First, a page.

The right to farm the land

Farm­ers tell of fa­tigue after years of fight­ing against min­ing de­vel­op­ment projects

Central and North Burnett Times - - LIFE - John Dal­ton, Kin­garoy Con­cerned Cit­i­zens Group

MEET John Larsen.

He is al­most 80 years old and has been farm­ing the same land for his en­tire work­ing life.

Some Kin­garoy lo­cals call him “the miracle farmer”.

It is a term coined to ex­plain why his crops are al­ways bet­ter than ev­ery­one else’s.

How­ever Mr Larsen and many of his neigh­bours wake each morn­ing to a lin­ger­ing threat worse than drought, over­drafts, weeds or low com­mod­ity prices.

They are fight­ing for their farms.

Mr Larsen and his wife, Au­drey, are op­pos­ing a pro­posal to turn their fer­tile red soil farm into an open-cut coal mine.

It is their fourth bat­tle with a re­source com­pany in the last 10 years.

Neigh­bour­ing farms have been bought by a power com­pany for a coal mine that did not pro­ceed.

An­other neigh­bour­ing farm was the trial site for a failed un­der­ground coal gasi­fi­ca­tion plant.

The latest threat to his way of life and the land he loves is a pro­posal to turn Mr Larsen’s beloved farm into an open-cut coal mine in 2018.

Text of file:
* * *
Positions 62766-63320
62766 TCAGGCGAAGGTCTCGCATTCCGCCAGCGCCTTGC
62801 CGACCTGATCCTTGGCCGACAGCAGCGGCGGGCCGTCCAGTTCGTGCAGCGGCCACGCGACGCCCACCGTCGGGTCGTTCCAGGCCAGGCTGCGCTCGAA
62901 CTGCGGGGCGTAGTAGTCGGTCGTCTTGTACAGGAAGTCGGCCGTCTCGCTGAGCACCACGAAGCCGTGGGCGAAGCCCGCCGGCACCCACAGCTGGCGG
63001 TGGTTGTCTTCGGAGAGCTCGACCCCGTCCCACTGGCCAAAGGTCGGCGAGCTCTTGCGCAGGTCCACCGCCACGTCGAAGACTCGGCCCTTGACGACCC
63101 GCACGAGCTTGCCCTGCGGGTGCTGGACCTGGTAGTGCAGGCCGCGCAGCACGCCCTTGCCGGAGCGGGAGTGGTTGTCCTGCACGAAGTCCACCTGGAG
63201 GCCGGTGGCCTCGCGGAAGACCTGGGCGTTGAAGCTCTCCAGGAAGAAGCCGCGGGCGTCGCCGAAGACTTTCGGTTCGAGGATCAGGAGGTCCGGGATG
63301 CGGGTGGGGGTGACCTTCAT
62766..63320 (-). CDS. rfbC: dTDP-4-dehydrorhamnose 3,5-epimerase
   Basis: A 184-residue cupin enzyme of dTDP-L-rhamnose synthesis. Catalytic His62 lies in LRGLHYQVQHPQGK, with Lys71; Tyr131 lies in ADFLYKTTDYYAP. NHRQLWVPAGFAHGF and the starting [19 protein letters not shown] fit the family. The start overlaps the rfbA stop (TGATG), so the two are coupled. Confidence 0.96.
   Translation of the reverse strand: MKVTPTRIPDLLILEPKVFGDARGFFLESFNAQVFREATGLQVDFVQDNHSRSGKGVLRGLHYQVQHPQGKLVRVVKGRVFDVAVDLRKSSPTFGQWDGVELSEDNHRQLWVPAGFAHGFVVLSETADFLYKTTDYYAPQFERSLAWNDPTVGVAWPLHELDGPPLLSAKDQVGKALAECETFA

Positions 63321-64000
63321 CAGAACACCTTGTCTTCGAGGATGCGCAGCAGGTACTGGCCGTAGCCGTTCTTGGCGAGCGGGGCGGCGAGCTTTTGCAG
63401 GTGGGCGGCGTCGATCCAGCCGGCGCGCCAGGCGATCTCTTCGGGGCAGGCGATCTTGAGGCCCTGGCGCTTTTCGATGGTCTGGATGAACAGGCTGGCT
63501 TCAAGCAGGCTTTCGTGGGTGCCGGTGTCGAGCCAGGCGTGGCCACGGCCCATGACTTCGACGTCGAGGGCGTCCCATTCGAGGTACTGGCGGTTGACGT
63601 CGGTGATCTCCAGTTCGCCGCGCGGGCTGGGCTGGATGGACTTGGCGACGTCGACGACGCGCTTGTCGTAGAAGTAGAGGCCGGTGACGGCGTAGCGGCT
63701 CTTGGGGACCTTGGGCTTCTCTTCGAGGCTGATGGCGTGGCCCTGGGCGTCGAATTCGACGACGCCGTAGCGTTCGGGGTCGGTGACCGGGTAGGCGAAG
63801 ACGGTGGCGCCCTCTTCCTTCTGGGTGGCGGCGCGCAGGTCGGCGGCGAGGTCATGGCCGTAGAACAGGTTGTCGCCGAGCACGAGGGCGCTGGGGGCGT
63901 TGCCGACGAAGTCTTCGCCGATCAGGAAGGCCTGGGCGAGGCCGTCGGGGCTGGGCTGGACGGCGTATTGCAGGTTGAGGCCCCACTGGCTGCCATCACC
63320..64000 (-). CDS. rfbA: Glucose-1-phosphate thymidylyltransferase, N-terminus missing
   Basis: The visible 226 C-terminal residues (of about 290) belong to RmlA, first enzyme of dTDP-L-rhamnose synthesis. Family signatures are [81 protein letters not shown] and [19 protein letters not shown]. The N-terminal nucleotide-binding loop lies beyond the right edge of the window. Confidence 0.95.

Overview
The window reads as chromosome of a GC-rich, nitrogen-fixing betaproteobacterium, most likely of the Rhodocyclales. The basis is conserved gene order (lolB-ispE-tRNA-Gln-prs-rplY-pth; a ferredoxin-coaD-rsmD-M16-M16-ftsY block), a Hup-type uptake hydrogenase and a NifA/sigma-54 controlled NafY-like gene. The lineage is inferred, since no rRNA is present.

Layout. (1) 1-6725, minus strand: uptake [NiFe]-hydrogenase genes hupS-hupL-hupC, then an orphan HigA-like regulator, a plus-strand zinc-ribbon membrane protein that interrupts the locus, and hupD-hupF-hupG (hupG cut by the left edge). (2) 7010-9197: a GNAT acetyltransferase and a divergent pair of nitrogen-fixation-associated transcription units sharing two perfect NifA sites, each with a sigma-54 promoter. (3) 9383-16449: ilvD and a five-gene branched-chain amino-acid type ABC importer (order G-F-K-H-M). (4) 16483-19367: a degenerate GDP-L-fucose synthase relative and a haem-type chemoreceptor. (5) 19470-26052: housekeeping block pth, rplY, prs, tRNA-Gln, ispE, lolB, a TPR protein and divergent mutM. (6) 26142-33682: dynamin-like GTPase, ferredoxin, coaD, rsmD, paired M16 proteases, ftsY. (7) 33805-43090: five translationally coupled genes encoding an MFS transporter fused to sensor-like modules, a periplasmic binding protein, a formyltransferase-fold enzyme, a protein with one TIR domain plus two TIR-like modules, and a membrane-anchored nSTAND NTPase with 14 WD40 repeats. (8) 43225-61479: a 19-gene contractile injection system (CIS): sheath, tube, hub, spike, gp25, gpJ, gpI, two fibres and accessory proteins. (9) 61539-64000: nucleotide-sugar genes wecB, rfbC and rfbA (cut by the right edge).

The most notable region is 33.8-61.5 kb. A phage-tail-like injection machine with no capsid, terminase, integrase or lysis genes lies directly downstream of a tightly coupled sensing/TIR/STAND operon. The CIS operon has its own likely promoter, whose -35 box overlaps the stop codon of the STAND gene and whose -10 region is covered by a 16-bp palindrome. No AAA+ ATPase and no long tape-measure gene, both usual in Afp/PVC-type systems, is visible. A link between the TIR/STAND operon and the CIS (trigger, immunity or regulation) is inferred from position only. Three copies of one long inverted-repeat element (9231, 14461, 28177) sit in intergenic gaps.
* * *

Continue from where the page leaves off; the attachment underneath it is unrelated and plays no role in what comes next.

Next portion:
John and Au­drey see them­selves as pro­tec­tors, not protesters.

They love their land and are hum­ble in the knowl­edge that it pro­duces sus­tain­able and abun­dant food.

“Coal is un­der most of Queens­land but how many farms can grow peanuts, beans, corn and also a whole host of trop­i­cal foods like ba­nanas and av­o­ca­dos around the house?” he said.

His neigh­bours, Damien and Ner­alie O’Sul­li­van, are in a sim­i­lar po­si­tion.

They have just de­vel­oped a new bore to ac­cess un­der­ground wa­ter for their beef herd but the un­cer­tainty about the fu­ture of their farm due to the coal mine pro­posal de­layed their de­ci­sion to spend money on their farm.

“We have had 10 years fight­ing a se­ries of poorly con­sid­ered re­source pro­pos­als on our farm and we have pretty much had enough,” Mr O’Sul­li­van said.

“The un­cer­tainty about the wis­dom of lay­ing out any money for even im­por­tant things like stock wa­ter is al­ways on your mind and you spend a lot of time do­ing things other than farm­ing.”

After the Cougar En­ergy Un­der­ground Coal Gasi­fi­ca­tion trial failed over the road from their prop­erty in 2010, cat­tle from the O’Sul­li­vans’ farm tested pos­i­tive for toluene in the months after the gases from the crip­pled plant es­caped.

“We cel­e­brated when the plant closed down but had no idea that they would just change the name of the com­pany to Moreton Re­sources and try their luck with an open-cut coal mine ap­pli­ca­tion,” Mr O’Sul­li­van said.

Land use con­flict is top­i­cal in the South Bur­nett at the mo­ment.

Just as the com­mu­nity cel­e­brates the open­ing of its recre­ational South Bur­nett Rail Trail, Moreton Re­sources plans to have it used for coal trains pass­ing through the main street of lo­cal towns.

The com­pany con­tin­ues its plan to con­vert the rich red soil farms into a coal mine.

For peo­ple like the Larsens and O’Sul­li­vans, liv­ing with chronic min­ing fight fa­tigue for more than 10 years is a price you pay for be­ing a farmer.

PHOTO: JOHN DAL­TON

LONG STRUG­GLE: John Larsen checks his beans and peanuts in Coolabunia.

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